This Wednesday, marks the 96th anniversary of two of Hawaii’s most prized national parks: Hawai’i Volcanoes National Park and Haleakalā National Park, both of which were established decades before Hawaii was even a state. Back in 1916, only one park was actually created to represent the combination of volcanic areas on the islands of Maui and Hawaii. It was not until 1960 that the two islands volcanic wonders were divided to create two separate national parks. Here are some of the each parks highlights.

Lava cove in Hawaii Volcanoes National Park.
Lava cove in Hawaii Volcanoes National Park. Credit: John Hyun/Flickr

Hawai’i Volcanoes National Park, named for what else but its famous volcanoes:

  • The park is located on the southeastern edge of the Big Island of Hawaii.
  • The active volcano Mauna Loa is the most massive mountain on Earth when measured from the seafloor at 33,000 feet.
  • The park’s most recent volcanic activity occurred at the small volcano known as Kilauea, which means “spewing, much spreading.”
  • With lava flowing at an average rate of 800-1,300 gallons per second from the currently erupting volcano Kalauea, more than 500 acres of new land have been added to the island of Hawaii since the eruption began in 1983.

Haleakalā National Park:

  • This park stretches across Maui’s southern and eastern coastline and is home to Maui’s highest peak.
  • Haleakalā is Hawaiian for “house of the sun.”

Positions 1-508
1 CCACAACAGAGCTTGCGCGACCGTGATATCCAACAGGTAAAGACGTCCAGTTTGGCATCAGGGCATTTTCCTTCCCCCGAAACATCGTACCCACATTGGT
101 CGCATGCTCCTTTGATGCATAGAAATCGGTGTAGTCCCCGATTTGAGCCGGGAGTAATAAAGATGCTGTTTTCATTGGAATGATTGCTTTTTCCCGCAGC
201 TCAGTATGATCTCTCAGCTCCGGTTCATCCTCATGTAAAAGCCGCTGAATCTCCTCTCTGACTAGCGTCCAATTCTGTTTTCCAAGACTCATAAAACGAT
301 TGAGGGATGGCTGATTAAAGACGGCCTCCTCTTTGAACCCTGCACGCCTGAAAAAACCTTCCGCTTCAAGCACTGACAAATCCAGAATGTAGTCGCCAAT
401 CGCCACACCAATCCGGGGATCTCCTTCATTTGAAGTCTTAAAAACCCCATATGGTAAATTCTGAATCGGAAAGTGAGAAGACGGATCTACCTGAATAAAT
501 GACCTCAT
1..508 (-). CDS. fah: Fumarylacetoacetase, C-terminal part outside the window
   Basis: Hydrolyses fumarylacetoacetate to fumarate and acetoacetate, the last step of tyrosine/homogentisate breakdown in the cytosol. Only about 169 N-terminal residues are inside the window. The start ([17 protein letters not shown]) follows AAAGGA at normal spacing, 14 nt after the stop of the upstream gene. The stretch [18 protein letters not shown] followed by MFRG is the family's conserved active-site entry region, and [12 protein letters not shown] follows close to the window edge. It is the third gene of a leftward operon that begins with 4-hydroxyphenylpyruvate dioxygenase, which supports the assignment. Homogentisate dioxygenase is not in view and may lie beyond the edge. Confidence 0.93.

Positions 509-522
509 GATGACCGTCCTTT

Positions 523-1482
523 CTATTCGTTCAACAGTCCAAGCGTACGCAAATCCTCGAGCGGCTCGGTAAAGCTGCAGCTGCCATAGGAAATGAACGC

• The park is home to the rare Haleakalā silversword, a plant endemic to the islands that only grows in a 2,471-acre area at an elevation of 6,890 to 9,843 feet.
  • The park surrounds and includes the Haleakalā crater, a massive shield volcano that forms more than 75 percent of Maui.
Haleakala National Park.
Haleakala National Park. Credit: Peter Kemmer/Flickr

Both parks have been named by the United Nations as an International Biosphere Reserve — and Hawai’i Volcanoes National Park is a World Heritage Site — due in part to their diverse ecology and native species. But these species have been facing grave challenges from invasive species and animals. The parks have made strong efforts to prevent this destruction from invasive weeds and feral pigs by fencing off the native species in the parks to protect them.

Over the years American Forests has had a variety of planting projects in Hawaii. This year we will be teaming with the Hawaiian Silversword Foundation, an organization dedicated to restoring native plants and ecosystems, to plant 6,000 trees in the Waihou Spring Forest on Maui. Hopefully these plantings and efforts in the future will help to keep Hawaii and its famous national parks healthy and diverse for years to come.